With social media constantly pushing advertisements, news and pictures of cute animals on us daily, it’s difficult for media agencies from all walks of life to distinguish themselves in the noise.
The issue isn’t any different for those in the music festival industry: these festivals have the issue of trying to market themselves as relevant, and at the same time, make tickets easily accessible to a mobile-first generation that values the opinion of friends and online reviews before they buy.
Liam Negus-Fancey experienced the power of peer-to-peer networking just five years ago when he helped sell tickets for large underage events in London, UK. While his company sold 8,000 tickets every six weeks, he noticed that 95 per cent of their ticket sales came from the young people who sold them through universities and schools, and realized that this was a model worth pursuing.
“I think that the way that people find out about things is through their friends,” says Negus-Fancey. “And what we’ve done has turned that into a sustainable way of marketing.”
Negus-Fancey is the co-founder of The Physical Network, a peer-to-peer marketing platform that allows festivals to sell tickets through brand ambassadors, with the latter earning rewards for festivals and clubs through ticket sales. Unlike other sales tactics which might have sales associates desperately trying to sell to an audience, The Physical Network allows festival organizers to go through their social feeds, and, using an algorithm, understand who their community is, what they’re talking about and who is the most influential. Organizers can then reach out to them directly.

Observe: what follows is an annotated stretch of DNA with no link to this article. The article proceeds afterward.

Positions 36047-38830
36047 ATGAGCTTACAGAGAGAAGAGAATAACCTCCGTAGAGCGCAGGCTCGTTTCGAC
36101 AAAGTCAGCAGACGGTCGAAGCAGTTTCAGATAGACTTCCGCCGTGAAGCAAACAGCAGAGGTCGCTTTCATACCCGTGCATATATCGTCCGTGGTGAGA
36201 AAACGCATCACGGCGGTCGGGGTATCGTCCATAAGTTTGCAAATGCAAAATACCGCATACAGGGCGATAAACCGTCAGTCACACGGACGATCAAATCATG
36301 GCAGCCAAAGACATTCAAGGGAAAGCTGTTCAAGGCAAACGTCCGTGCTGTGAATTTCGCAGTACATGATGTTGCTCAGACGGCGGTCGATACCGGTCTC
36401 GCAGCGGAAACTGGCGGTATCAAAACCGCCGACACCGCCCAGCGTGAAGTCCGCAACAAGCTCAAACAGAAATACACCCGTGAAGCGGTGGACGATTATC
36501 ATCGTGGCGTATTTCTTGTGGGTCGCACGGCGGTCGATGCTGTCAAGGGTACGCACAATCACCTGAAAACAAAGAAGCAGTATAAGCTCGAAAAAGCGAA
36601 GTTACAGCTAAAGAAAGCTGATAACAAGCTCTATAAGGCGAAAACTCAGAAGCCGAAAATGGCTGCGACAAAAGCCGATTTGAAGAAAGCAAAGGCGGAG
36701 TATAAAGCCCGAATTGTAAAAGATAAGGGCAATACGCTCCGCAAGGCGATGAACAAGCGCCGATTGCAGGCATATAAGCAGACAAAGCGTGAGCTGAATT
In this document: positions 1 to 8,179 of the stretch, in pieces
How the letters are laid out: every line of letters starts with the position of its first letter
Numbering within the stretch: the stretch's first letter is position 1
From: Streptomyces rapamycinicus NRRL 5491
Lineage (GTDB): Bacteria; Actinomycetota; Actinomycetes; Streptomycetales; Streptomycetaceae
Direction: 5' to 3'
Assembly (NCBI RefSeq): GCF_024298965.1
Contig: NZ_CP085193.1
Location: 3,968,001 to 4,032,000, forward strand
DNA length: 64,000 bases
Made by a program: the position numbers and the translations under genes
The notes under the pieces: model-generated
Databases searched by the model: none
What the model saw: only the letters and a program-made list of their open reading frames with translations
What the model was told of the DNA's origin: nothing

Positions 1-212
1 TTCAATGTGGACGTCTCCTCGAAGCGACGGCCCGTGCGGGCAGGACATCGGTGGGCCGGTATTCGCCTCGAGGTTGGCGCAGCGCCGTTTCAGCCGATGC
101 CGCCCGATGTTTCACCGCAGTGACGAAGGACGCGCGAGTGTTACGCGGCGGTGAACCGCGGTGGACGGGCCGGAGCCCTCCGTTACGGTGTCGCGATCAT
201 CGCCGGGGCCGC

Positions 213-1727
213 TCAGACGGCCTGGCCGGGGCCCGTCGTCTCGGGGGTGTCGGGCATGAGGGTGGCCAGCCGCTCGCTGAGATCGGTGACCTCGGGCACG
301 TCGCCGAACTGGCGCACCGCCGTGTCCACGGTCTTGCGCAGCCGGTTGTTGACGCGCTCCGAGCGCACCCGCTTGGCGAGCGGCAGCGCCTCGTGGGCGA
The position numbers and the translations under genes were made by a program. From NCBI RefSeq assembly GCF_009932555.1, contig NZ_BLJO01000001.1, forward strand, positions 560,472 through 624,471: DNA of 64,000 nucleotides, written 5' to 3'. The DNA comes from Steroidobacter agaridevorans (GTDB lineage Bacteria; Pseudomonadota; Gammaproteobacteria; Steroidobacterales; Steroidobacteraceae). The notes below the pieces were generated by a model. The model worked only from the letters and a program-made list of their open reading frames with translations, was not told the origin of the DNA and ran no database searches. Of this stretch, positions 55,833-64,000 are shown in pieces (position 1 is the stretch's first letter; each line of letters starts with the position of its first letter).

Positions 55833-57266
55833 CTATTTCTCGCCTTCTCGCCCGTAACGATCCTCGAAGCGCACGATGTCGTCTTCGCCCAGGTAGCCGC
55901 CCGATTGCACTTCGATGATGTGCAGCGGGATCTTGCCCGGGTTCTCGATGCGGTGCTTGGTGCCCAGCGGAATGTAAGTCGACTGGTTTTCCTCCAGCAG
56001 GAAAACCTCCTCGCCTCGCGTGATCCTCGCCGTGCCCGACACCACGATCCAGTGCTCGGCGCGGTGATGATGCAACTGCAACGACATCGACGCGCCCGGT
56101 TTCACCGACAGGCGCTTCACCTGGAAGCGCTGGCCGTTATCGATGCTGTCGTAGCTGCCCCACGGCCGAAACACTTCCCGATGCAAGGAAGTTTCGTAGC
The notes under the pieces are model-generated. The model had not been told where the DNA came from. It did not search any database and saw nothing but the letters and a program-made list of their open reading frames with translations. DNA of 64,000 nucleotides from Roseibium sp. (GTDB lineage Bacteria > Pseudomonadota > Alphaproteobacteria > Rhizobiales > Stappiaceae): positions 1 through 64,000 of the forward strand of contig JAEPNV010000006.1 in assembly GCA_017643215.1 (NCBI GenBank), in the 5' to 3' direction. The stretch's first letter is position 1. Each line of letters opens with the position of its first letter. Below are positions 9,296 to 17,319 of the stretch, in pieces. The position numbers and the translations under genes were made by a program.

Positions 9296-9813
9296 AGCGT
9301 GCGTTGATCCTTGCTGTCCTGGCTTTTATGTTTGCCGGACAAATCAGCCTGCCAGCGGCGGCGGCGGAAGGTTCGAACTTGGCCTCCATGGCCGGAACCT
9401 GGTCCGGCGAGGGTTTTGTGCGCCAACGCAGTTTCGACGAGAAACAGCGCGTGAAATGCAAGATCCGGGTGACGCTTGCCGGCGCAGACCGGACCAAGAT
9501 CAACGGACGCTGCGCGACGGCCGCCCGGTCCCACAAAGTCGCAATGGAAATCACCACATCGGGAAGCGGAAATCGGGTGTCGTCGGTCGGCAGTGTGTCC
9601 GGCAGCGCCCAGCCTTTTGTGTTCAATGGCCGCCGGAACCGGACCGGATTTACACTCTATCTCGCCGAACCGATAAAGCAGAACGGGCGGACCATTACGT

Though their headquarters are in the UK and they have an office in LA, they’ve recently launched in Canada through Digital Dreams, Veld, Bestival Toronto and Ink.
“Our software allows festivals to harness the power of advocacy and generate sales from it immediately,” Negus-Fancey says. “People wanted their friends to know that they were a stakeholder in our affairs and that they’re a part of the festival.”
While the first year of The Physical Network only had Negus-Fancey selling tickets through ambassadors that they kept track of using an excel sheet, their idea grew so much that they tried to move online, but couldn’t find a program to suit their needs. So they started developing their own technology which, today, includes a SaaS platform and enterprise offering.
“We didn’t want to use a link system where ambassadors can post a link online, I thought that was spammy, and it’s not friends selling to a friend,” Negus-Fancey says. “We wanted to make it so ambassadors have an app, they write their name, number and email, and customers can get sent an email to buy the ticket.”
Customers can also integrate The Physical Network’s API into their websites, so that it is easier for ambassadors to process sales.
“We don’t want to be competitors for different companies,” Negus-Fancey says. “We’ll never be a primary ticket seller, we’re just a marketing tool.”
He says the idea to expand in Canada now comes from the fact that Canada is becoming more open to festivals.
“I was seeing how the Canadian market was becoming more and more expansive in the festival world, and the music always has been amazing,” he says.